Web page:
I have a single 260 192sp in one PC and it's awesome. It also was uber cheap!

 

Like most other people will say get the biggest baddest GPU your wallet can handle now and then later add another. The nice thing about upgrading to SLI or Crossfire is that for most of us by the time we're ready/needing to upgrade GPU's the price is less than half what we paid for the first one!

 

 

ten to one odds that by the time you add another card games/drivers will scale better with multi-gpu's.

 

I'm thinking of using the AMD 790GX chipset so I have the full AMD Dragon platform.

Edited by Miek

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if your getting 4890, might as well get a gtx 275.

 

 

not a bad idea but...for me 2 4850s are cheaper and scale better....

 

I have the MSI GTX-275 and it does fine but my 4850s in crossfire beat it by a good margin...which is weird because reviews say otherwise...not for me...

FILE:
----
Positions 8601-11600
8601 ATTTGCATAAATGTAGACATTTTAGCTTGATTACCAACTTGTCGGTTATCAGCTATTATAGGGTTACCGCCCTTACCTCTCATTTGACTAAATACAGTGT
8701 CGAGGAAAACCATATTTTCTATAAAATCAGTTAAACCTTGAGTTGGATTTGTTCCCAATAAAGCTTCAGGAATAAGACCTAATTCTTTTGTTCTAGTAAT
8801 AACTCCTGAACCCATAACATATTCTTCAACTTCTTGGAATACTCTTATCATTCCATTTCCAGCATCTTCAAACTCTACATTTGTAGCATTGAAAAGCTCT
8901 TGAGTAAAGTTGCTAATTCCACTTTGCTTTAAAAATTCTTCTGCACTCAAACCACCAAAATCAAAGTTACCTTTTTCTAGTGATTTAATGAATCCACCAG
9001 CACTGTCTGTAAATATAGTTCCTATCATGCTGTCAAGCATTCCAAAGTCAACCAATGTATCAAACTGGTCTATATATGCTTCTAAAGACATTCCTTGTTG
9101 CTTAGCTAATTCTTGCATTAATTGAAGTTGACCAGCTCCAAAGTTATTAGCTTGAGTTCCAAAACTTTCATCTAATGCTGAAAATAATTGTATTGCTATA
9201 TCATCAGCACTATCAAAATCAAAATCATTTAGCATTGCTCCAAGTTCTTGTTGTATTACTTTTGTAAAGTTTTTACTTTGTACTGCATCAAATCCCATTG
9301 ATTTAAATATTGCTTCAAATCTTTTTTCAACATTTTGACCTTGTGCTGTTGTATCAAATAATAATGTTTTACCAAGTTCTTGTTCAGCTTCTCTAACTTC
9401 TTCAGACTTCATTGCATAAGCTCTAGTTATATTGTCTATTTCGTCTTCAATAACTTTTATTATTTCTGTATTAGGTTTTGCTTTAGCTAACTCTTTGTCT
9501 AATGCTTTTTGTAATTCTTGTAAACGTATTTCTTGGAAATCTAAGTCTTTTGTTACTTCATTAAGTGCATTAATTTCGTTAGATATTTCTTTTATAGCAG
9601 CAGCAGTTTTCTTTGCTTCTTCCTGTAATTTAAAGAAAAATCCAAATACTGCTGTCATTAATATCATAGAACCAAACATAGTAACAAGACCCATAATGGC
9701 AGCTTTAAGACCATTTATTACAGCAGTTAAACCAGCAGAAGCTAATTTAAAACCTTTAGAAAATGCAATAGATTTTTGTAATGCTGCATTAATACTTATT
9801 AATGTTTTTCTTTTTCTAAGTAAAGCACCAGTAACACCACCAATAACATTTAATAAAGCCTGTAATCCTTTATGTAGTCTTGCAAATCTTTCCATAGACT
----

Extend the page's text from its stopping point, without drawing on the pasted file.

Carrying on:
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I'm just sort of wondering now whether or not I'd even need 2 cards in crossfire. I just want to have all my games playable with no noticeable lag/choppiness on higher details. I don't need benchmarks as high as Mount Everest.

 

Although if they sort of go hand in hand with games being playable... so be it. As long as I can game. :P

 

 

And about the GTX 275 comment...

I am still considering nVidia, though I heard AMD's nVidia chipsets are "Sketchy at best" from another person (I can't remember who it was, feel free to name yourself).

 

So if I were to use nVidia, I would probably use an Intel processor. But Intel's stuff is really overpriced (in my opinion). About the best processor from them I could afford would be one of the better Core 2 Duos, a mid-range Core 2 Quad, or *maybe* the i7 920. I've heard good thing about the i7 920, but DDR3 RAM is more expensive than DDR2. There are just so many factors in this and so many things I can't answer myself. I have a flood of questions (life rafts are available for free, limit 1 per person) that I want to ask. Though some of them are better suited in other sections.

 

Anyway. I've been told that if I go with an AMD processor to get an ATI card.

Or, if I go with Intel, to get a nVidia card.

Edited by Miek